North Carolina Gov. Bev Perdue has vetoed abill that would have undermined the Racial Justice Act, the 2009 law that allows death-row inmates to try to convert their sentences to life in prison without parole by using statistical proof of racial bias in their trials, the Raleigh News & Observer reports. “As long as I am governor, I will fight to make sure the death penalty stays on the books in North Carolina,” Perdue said. “But it has to be carried out fairly – free of prejudice.”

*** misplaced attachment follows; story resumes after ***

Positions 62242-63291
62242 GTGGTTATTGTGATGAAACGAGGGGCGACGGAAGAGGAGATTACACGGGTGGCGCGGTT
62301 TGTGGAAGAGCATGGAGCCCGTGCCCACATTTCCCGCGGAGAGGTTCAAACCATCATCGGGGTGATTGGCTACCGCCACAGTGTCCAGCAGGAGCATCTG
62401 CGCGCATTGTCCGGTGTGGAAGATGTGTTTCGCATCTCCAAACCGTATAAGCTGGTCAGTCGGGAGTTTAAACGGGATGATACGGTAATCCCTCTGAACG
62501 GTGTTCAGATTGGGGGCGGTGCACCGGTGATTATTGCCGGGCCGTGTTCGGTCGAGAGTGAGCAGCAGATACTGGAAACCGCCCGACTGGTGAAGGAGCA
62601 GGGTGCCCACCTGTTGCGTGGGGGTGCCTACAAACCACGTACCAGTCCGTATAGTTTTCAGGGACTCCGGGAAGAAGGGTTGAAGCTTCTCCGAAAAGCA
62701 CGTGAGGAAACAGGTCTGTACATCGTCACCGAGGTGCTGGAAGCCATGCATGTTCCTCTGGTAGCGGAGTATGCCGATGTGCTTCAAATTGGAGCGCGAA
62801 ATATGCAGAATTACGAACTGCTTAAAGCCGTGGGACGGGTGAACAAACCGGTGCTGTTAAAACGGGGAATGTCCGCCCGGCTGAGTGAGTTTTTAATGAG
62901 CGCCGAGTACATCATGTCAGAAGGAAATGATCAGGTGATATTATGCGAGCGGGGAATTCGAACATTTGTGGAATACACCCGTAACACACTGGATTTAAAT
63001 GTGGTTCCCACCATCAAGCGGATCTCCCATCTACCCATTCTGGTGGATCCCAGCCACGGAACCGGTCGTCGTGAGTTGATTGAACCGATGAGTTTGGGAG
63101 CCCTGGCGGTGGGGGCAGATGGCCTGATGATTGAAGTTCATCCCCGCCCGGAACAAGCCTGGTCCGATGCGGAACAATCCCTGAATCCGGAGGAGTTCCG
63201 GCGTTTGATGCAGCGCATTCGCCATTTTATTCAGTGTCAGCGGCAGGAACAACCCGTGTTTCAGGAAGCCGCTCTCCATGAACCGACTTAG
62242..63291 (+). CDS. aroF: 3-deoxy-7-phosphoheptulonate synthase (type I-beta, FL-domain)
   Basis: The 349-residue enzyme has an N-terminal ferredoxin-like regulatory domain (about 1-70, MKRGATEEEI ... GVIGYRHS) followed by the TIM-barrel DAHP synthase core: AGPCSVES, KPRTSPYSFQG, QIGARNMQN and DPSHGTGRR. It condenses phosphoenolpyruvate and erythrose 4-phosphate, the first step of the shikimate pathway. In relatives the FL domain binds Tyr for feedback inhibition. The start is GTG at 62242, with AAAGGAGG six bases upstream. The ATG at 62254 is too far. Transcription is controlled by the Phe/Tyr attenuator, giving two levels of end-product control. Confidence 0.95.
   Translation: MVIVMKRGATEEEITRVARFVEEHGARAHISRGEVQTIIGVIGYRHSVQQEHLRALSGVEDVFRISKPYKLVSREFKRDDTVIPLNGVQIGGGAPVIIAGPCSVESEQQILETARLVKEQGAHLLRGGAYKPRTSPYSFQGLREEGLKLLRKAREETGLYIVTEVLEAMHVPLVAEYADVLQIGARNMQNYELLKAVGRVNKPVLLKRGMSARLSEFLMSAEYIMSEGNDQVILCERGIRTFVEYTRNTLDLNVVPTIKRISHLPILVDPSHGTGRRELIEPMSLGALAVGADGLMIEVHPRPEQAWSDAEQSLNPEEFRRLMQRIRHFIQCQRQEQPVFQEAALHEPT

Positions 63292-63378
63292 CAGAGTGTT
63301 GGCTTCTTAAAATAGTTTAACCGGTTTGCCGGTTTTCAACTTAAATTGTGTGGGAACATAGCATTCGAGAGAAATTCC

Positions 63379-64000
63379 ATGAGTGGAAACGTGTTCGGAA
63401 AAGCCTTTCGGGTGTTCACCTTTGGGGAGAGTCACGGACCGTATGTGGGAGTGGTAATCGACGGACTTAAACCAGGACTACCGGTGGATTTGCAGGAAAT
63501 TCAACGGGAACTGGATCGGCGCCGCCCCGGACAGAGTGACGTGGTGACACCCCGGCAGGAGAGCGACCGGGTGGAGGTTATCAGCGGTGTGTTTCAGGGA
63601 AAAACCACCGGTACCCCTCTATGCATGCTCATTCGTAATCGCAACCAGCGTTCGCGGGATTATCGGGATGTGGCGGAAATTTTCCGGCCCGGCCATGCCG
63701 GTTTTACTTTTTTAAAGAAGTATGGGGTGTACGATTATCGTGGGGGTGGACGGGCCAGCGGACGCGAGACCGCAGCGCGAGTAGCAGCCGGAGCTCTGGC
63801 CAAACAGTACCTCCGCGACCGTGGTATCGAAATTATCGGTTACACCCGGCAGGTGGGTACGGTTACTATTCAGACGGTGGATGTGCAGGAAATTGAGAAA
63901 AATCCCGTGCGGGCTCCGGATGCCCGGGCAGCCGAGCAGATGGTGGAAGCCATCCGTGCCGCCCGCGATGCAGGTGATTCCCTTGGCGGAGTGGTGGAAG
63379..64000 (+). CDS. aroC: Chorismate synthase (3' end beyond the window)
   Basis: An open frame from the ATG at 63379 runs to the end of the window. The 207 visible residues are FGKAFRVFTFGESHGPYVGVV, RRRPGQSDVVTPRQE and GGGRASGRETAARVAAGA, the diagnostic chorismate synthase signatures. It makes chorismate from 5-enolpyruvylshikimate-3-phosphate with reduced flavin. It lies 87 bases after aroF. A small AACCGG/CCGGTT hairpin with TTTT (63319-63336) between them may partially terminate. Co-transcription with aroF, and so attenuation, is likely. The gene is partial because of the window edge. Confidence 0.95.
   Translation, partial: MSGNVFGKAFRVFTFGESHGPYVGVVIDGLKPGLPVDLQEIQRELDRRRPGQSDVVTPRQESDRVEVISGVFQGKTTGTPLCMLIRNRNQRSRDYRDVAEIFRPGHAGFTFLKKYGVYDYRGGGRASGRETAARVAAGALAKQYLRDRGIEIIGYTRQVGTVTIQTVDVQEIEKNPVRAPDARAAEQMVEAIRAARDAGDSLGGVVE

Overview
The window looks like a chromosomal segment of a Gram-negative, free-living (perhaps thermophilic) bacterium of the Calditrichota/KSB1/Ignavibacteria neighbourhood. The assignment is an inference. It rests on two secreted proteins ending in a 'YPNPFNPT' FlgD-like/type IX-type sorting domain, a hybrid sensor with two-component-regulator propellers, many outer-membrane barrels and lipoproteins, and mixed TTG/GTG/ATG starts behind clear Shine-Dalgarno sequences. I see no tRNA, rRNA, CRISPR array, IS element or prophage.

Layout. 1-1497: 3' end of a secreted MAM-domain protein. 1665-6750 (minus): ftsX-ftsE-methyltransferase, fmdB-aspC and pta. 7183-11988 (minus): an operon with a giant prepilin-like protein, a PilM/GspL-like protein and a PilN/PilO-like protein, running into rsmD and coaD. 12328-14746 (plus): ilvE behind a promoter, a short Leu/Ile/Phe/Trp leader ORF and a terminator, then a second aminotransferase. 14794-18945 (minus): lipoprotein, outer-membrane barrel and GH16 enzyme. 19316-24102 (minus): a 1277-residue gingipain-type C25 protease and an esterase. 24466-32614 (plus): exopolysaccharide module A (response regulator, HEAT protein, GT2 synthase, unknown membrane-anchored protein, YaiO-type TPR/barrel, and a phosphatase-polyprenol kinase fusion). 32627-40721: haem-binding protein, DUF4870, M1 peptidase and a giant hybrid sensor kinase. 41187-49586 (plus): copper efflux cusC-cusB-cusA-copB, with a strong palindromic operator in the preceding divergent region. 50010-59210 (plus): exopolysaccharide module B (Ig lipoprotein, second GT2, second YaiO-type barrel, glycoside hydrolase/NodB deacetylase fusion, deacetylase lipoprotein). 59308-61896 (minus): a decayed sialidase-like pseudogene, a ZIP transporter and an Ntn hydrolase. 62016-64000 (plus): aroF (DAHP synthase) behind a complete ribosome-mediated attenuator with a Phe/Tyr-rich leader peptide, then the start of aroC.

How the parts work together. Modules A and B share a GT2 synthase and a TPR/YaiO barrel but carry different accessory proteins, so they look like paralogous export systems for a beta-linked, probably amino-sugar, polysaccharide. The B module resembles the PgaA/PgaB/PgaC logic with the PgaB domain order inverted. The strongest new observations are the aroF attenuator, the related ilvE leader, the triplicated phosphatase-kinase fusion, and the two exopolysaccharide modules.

Republicans have portrayed the bill as a fix to the Racial Justice Act, but it severely restricts the use of statistics, rendering them useless in most cases. Democrats call it an outright repeal of the law. This bill was the General Assembly's second attempt to get rid of the Racial Justice Act, which prosecutors vehemently oppose. Last year Perdue vetoed the earlier bill. The Senate overrode the veto, but the House couldn't muster the three-fifths majority needed. This time, however, the House passed the bill 73-47. It needs only 72 votes to reach the three-fifths needed to override a veto if all members are present.